I’ll just refer you over to Ed’s post at Hot Air.
In his opening statement to the House Oversight Committee today, IRS Commissioner John Koskinen said that email isn’t really an official record, and the IRS system isn’t built to preserve it anyway.
In discussing document retention at the IRS, it is important to point out that our email system is not being used as an electronic record keeping system. Furthermore, it should be remembered that not all emails on IRS servers or backup tapes qualify as an “official record,” which is defined (in 44 U.S.C. 3301) as any documentary material made or received by an agency under federal law or in connection with the transaction of public business and appropriate for preservation. Accordingly, our agency’s email system is not designed to preserve email. Rather, email that qualifies as “records” are printed and retained in compliance with relevant records control schedules. Individual employees are responsible for ensuring that any email in their possession that qualifies as a “record” is retained in accordance with the requirements in the Internal Revenue Manual and Document 12990 (Record Control Schedules).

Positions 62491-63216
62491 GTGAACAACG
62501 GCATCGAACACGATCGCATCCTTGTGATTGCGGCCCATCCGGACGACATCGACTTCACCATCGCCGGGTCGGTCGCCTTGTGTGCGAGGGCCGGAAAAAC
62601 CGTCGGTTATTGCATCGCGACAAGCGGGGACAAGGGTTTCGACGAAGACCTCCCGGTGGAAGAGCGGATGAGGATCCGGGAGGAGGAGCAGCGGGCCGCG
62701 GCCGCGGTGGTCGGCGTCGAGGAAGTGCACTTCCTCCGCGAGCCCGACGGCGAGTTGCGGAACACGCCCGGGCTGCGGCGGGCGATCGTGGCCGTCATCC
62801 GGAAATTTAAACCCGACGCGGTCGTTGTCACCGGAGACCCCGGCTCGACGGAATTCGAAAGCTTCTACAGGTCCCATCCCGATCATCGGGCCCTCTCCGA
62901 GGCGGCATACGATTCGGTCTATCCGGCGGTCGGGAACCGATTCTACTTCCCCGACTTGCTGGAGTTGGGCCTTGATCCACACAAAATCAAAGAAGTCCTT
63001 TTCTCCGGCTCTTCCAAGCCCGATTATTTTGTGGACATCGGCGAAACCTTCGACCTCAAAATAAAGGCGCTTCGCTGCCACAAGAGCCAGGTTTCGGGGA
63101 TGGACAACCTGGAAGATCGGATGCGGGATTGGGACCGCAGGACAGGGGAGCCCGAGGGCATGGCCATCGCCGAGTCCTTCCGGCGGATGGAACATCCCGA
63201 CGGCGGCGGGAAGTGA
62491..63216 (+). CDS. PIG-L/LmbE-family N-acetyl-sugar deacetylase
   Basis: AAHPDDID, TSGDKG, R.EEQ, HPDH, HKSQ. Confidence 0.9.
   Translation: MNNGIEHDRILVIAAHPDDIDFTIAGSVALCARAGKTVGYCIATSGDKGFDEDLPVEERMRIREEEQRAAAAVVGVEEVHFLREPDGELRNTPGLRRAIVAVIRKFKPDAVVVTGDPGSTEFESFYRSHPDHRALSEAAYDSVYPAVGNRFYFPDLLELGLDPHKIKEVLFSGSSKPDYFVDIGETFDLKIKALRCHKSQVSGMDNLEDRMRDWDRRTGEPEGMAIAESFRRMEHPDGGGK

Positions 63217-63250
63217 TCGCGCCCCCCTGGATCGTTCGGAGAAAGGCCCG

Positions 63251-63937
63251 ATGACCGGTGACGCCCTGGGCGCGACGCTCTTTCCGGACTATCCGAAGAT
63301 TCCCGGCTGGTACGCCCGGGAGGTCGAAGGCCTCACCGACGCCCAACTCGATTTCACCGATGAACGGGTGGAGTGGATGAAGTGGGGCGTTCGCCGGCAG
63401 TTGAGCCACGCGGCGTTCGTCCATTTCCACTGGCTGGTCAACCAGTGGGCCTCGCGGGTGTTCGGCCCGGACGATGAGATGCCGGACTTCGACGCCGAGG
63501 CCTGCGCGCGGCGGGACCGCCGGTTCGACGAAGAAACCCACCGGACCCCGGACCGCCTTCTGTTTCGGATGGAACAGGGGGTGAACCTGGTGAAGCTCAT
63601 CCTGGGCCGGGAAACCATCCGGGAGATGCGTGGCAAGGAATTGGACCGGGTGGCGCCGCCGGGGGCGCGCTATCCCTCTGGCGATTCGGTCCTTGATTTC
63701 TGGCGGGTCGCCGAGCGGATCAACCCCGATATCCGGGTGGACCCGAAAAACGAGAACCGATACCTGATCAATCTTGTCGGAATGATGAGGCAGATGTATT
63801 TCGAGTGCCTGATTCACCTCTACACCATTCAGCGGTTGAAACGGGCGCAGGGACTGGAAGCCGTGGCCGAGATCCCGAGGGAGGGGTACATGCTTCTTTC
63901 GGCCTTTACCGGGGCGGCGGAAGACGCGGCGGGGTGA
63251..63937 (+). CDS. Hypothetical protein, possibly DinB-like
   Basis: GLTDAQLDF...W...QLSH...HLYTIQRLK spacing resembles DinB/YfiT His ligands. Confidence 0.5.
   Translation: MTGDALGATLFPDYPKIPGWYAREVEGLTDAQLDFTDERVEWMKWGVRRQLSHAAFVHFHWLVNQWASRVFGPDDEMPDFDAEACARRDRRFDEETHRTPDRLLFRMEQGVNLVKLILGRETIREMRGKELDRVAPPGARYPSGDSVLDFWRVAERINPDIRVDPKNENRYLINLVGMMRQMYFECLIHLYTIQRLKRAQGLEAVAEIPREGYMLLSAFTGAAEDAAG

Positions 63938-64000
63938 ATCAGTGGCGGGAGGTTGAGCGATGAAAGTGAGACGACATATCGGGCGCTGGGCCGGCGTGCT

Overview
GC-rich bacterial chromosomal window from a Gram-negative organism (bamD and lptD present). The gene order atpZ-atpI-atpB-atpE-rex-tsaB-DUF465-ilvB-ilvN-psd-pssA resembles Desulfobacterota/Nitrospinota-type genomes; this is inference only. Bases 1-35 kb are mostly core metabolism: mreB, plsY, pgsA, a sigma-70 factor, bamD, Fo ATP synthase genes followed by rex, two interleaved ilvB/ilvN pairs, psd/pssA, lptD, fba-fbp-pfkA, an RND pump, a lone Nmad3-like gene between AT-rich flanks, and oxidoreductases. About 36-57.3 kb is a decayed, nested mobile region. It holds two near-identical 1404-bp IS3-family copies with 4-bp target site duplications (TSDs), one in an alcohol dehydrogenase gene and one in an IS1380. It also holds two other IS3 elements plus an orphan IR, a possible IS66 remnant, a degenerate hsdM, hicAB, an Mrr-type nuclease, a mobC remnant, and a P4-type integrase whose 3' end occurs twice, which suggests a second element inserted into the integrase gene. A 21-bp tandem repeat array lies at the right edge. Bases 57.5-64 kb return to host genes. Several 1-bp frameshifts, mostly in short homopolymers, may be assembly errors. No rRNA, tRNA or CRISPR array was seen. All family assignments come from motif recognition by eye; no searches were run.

That’s a strange thing for the guy who runs the IRS to say. The IRS manual explicitly says that email is an official record and should be preserved.
The IRS’s own manual made it clear that the storage of email was important enough to have permanent backups of their data. “IRS offices will not store the official recordkeeping copy of email messages that are federal records ONLY on the electronic mail system,” and even went so far as to require hard copies “for record-keeping purposes.”
“Permanent” is a key word there. The IRS’ current claim is that it recycles its backup tapes every six months. That’s obviously not permanent. The IRS manual also suggests that there should be printed copies of those “lost” emails. Where are they?
Koskinen can’t claim that he misspoke about this. The quote excerpted above is from his written opening statement.
But he does have at least one out. He hasn’t been at the IRS very long and wasn’t there when the emails got “lost” and the hard drives got trashed. He can say that the IRS was a shambles when he got there, it wasn’t operating by the book, but he’s fixing all that. As for the “lost” emails, well, that’s the last guy’s fault.
Update: The former IRS IT contractor we wrote about the other day comments on Koskinen’s answer:
[Koskinen] said the email system is not being used as a record keeping system. This is true. There are other systems which record keep from the email system. This is what backups and other archive systems are designed for.
Typical weasel response.
The former IRS IT contractor adds that the IRS has no reason to “cry” about lacking funding to modernize its systems.
That’t true. The IRS has just completed a 15-year, multi-billion dollar contract with Computer Sciences Corporation to upgrade its computer infrastructure. The agency spends about $1.8 billion per year on its computer systems.